The Center for Open Science describes Registered Reports as “a publishing format…that emphasizes the importance of the research question and the quality of methodology by conducting peer review prior to data collection”. In practice this means changing the way research is conducted and published.
Registered Reports changes the way that experiments are designed and conducted by breaking the peer review process into two parts. The first round of peer review is much earlier in the process than the standard research workflow, after the experiment has been designed but before any data has been collected or analyzed.
This workflow allows you to get feedback on both the question you are looking to answer, and the experiment you have designed to test it. The initial submission is peer reviewed on the basis of:
The journal can ask you to make revisions, as well as making reject or accept decisions. Manuscripts that pass peer review will be issued an in-principle acceptance (IPA), indicating that the article will be published pending successful completion of the study according to the pre-registered methods and analytic procedures, as well as a defensible and evidence-based interpretation of the results.
You are encouraged to then publish your in-principle acceptance online (to register the research). One venue for this is with Center of Open Science. You can then proceed with the data collection and analysis.
Once the data is collected and analyzed, write up your research and submit the article back to the journal for second stage peer review and publication. The second round of peer review checks the data, that you followed the experiment outlined in your first submission, and other basic checks before the article moves into the production process as usual.
One of the benefits of the Registered Reports workflow is that if your article passes the first stage peer review the journal will still publish the final report even if your hypothesis is not confirmed.
Journals offering this article type provide further information on how to submit and what to expect as part of the Instructions for Authors page on their website.
F1000Research welcomes Registered Reports, but follows a slightly different model where both the Study Protocol and the consequent Research Article are published and peer-reviewed. Most journals typically only publish the Research Article, so the F1000Research approach to Registered Reports rewards authors with an additional citable publication, and goes further in supporting transparent, reproducible research.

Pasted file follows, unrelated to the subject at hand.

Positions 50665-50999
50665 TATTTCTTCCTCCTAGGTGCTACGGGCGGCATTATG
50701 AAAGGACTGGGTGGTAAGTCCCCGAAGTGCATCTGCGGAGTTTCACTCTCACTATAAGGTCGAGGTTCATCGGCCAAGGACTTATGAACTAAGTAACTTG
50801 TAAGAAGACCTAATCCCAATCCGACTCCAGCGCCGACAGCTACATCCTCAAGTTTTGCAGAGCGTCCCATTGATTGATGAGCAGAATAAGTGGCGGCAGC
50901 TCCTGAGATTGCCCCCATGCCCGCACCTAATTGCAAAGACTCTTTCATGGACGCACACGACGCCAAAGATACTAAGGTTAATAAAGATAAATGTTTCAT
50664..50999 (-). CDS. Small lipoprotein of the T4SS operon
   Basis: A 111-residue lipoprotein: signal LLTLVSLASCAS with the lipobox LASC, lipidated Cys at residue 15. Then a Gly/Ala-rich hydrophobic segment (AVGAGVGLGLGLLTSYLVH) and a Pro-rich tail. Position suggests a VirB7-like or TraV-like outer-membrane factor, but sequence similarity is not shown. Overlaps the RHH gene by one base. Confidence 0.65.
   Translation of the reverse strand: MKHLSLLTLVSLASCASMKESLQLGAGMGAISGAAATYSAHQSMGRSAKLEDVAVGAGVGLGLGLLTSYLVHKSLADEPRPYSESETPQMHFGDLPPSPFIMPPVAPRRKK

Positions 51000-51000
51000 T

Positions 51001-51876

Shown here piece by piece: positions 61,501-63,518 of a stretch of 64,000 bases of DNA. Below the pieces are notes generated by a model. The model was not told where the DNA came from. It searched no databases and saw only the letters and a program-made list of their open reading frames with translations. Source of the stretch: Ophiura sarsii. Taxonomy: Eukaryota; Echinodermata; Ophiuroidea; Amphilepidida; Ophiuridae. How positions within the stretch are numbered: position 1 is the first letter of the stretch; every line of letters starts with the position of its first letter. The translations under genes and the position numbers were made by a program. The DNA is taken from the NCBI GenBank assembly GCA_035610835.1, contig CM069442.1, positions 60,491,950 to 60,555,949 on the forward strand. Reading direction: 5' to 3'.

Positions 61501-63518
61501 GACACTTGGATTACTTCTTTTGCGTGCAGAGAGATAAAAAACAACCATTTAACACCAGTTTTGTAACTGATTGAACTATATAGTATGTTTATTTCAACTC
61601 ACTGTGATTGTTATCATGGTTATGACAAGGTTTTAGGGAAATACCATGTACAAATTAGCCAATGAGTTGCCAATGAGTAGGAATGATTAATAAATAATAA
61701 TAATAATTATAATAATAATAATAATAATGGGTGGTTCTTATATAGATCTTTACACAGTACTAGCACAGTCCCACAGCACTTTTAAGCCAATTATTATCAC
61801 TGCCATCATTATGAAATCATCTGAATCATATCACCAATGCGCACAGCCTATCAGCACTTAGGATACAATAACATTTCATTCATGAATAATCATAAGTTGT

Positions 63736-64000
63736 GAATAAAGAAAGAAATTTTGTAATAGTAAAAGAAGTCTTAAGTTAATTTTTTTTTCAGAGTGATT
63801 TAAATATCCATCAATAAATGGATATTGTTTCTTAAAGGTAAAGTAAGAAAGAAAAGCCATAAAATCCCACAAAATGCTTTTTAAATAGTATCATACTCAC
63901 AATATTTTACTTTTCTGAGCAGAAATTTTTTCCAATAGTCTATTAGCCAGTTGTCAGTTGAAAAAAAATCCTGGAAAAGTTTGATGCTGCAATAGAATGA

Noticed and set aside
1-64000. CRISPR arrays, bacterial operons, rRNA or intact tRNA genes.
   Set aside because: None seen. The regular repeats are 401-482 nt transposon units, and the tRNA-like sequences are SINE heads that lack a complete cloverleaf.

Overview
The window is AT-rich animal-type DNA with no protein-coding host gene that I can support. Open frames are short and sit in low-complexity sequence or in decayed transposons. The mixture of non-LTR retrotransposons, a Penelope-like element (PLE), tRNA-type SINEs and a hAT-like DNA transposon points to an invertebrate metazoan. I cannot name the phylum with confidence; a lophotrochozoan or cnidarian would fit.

The majority of journals who offer this article type have it set up as an optional article type. However, all submissions to Comprehensive Results in Social Psychology need to be in this format.
When the final version is published the article will look the same as any other research article in that journal.
One of the benefits of Registered Reports is that they support negative results (when the results do not meet the hypothesis). So as long as you submitted your 1st stage manuscript and were accepted you can still proceed with the publication of your article.
The journals will endeavor for the same reviewers to review both parts of the manuscript, but there may be situations where this is not possible.
In cases where the pre-registered protocol is altered after IPA due to unforeseen circumstances (e.g. change of equipment or unanticipated technical error), the authors must consult the editorial board immediately for advice, and prior to the completion of data collection. Minor changes to the protocol may be permitted according to editorial discretion.
It is possible that authors with an IPA may wish to withdraw their manuscript following or during data collection. Possible reasons could include major technical error, an inability to complete the study due to other unforeseen circumstances, or the desire to submit the results to a different journal. In all such cases, manuscripts can of course be withdrawn at the authors’ discretion. Some journals will publish a short note saying that the a previously accepted article has been withdrawn.
Registered Reports and preregistration are not the same thing. While Registered Reports articles follow the workflow outlined above, preregistration of research is more often required for research in medical, health sciences or psychology research for projects involving human participants – such as clinical trials. The aim of preregistration is to increase transparency around which projects are underway and who is funding them. This can also avoid duplication of effort. Each subject area will have specific conventions for how to preregister research projects, established repositories include www.clinicaltrials.gov and PROSPERO.